1. Hi Eric,

    it doesn’t seem like you respond much to comments, but I’ll put it out here anyway. Much of this blog is spot on, and maybe you’ll clarify in a future blog, but it’s REALLY important that one understands the difference between trauma and dissociation. Though trauma causes dissociation, trauma and dissociation have very different effects upon one’s personality. Dissociation has been the much more difficult issue to undo in my wife’s life than the original trauma, though the two get intertwined at points.

    If you had interest, I could discuss it further.

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  2. I know it’s important to teach the “mental health” workers to return “the idea of causation to therapy,” because I had a psychologist who refused to discuss etiology. But the fact our “mental health” workers collectively have ignored causation for decades or forever (???) is pretty pathetic.

    I mean how collectively stupid can an industry be to completely ignore and deny the real life causes of their clients’ distress? Such maltreatment of one’s clients is ungodly rude and, of course, harmful to their clients.

    But I guess since the primary actual societal function, historically and today, of the psychological profession has always been covering up child absuse and rape, for the rapists. I guess ethics and common decency have never actually existed within the “mental health” field.

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  3. This really lost me Eric. If I were an up and coming helper I would be turned off and as a retired LISW with twenty years of post graduate experience in a variety of settings you lost me big time.
    I would urge you to buy or get at your local university library
    Anthony Stoer The Art of Psychtherapy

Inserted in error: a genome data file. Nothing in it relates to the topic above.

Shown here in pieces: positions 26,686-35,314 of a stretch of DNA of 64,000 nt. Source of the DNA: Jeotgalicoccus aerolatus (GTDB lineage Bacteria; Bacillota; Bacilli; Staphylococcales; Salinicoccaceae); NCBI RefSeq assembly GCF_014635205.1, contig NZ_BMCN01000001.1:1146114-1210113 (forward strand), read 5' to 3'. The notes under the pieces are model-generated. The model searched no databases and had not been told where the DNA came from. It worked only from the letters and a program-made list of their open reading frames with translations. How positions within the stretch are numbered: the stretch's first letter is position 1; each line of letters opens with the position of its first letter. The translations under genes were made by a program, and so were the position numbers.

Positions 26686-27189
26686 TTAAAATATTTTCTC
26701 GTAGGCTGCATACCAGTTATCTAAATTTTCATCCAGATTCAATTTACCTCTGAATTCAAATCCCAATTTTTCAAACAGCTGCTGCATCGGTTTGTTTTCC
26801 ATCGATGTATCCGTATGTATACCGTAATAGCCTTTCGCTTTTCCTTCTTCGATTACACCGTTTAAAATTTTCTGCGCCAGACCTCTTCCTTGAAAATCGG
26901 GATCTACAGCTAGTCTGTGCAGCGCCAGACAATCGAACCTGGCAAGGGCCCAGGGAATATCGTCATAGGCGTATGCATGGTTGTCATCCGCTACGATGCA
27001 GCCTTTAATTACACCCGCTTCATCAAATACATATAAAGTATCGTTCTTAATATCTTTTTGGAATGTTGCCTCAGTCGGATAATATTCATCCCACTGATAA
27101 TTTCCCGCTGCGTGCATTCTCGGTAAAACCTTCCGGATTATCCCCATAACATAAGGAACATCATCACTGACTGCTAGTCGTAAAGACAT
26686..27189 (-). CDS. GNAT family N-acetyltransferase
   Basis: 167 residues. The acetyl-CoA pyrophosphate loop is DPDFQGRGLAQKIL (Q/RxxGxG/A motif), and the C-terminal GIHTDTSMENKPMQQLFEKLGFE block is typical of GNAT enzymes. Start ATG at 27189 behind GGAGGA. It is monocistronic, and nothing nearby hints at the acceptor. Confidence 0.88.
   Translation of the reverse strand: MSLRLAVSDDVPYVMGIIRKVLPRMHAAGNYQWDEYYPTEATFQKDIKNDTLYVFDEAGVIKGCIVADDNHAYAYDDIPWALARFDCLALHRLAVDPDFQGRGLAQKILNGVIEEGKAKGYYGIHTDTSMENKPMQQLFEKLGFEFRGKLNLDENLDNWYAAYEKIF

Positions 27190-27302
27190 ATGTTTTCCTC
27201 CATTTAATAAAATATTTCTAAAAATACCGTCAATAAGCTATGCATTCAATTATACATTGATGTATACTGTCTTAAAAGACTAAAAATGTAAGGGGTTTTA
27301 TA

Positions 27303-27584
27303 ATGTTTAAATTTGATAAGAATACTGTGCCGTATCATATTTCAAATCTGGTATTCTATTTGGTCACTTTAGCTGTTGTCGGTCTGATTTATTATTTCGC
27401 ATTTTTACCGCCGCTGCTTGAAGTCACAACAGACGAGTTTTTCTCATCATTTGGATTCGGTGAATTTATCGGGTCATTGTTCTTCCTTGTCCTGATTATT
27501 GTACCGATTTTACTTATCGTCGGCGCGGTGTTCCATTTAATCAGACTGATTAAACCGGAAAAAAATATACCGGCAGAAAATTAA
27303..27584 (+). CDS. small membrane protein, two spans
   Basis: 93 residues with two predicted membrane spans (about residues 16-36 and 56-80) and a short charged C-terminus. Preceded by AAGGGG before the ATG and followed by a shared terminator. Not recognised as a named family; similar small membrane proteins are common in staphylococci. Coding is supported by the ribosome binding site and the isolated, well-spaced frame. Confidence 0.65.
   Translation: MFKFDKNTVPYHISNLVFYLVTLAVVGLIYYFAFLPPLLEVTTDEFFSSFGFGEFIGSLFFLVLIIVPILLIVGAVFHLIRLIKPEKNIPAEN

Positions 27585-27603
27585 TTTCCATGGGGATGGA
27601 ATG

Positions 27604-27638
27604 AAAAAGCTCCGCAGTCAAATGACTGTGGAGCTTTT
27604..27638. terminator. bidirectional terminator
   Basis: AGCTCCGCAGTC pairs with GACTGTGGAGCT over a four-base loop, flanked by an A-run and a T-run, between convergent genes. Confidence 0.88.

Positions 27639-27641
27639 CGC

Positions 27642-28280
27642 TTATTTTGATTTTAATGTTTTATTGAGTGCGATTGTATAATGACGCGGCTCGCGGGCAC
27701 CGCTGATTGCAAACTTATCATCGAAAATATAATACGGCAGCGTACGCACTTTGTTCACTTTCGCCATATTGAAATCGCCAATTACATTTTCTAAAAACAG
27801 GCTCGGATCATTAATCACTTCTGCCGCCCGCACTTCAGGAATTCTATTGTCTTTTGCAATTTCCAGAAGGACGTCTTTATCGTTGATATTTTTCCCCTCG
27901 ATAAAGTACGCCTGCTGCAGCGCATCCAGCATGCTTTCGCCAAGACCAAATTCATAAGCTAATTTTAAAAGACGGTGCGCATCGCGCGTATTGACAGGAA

Selma Fraiberg The Magic Years
    Bessel van der Klerk The Body Keeps the Score
    Also get the writings of survivors and do a thorough history of the history of psychotherapy. Bob’s books and others.
    There are massive amounts.
    Then instead of writing I would have you run not walk to either a homeless shelter, food pantry, group home, and spend time with folks – human to human – eye to eye- and listen and only talk for etiquette sake and to ask questions,
    Then maybe your local prison ministry for either the prisoners and or their families.
    Many great writers teach classes- you might want to research which regional literati teach prison classes and they could assist you in at least observing.
    Then maybe go to a Vet center and listen. Then maybe a nursing home.
    After 9/11 Mr Rogers had a discussion on its trauma for his audience. He quoted his mother saying when you need help go to the helpers.
    Sometimes the helpers YOU NEED are not in positions of power, sometimes they are the riff raff and woe to those of us who do not hear and honor their stories.
    I would be interested in hearing in your. next MIA blog about which folks who choose to learn from and your reactions and lessons learned in.., I had no idea!….. and not their stories you decided to incorporate.